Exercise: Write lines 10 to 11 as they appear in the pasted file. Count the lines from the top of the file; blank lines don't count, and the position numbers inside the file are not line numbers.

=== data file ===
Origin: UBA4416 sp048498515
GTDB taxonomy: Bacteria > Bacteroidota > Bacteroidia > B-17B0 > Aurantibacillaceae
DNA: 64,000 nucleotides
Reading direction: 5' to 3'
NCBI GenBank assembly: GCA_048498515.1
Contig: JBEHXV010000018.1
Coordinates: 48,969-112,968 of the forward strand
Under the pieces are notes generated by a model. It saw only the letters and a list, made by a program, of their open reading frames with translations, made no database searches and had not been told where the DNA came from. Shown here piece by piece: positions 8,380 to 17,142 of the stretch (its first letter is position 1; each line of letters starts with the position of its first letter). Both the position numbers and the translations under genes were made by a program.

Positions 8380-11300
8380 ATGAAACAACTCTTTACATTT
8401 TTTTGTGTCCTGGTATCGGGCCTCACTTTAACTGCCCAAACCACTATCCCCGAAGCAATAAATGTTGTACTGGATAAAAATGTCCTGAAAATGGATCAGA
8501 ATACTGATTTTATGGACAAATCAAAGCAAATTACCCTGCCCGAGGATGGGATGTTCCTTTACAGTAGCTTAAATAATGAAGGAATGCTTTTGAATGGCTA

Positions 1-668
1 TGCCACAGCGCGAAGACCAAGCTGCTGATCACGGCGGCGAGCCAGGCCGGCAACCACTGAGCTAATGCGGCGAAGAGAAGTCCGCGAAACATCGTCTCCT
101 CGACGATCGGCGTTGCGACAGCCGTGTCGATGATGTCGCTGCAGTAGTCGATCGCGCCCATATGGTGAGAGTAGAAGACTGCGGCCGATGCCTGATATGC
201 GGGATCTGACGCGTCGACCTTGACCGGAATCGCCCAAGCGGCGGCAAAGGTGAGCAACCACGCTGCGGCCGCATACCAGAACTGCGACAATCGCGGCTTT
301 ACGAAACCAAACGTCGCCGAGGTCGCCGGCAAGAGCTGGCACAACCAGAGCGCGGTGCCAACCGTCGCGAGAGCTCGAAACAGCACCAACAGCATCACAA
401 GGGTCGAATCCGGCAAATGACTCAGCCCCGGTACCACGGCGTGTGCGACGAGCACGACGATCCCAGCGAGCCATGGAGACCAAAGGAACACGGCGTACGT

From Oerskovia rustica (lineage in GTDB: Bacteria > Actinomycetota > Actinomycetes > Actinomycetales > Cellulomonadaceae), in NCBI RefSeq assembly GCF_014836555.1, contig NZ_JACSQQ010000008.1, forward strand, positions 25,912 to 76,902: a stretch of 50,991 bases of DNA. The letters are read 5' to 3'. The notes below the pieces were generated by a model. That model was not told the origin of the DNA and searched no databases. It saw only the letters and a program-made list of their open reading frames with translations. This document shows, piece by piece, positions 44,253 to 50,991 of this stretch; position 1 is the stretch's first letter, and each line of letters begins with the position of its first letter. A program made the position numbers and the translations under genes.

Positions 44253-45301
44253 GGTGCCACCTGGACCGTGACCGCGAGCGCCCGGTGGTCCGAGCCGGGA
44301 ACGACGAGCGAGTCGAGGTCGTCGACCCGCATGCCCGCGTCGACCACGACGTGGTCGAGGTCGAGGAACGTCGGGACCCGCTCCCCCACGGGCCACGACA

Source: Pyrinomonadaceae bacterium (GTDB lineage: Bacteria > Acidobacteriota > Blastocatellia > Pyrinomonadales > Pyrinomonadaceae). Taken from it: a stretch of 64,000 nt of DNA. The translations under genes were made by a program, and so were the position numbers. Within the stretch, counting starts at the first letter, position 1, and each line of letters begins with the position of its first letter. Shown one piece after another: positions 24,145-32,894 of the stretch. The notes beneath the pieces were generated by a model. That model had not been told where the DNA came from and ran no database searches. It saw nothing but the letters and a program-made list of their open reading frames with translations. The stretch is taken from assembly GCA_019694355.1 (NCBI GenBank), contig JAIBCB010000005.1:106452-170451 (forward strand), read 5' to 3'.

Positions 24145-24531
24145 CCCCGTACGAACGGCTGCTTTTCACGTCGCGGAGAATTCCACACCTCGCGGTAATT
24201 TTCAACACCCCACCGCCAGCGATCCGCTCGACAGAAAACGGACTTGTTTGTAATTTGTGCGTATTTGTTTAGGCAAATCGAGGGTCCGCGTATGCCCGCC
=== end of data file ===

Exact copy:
8380 ATGAAACAACTCTTTACATTT
8401 TTTTGTGTCCTGGTATCGGGCCTCACTTTAACTGCCCAAACCACTATCCCCGAAGCAATAAATGTTGTACTGGATAAAAATGTCCTGAAAATGGATCAGA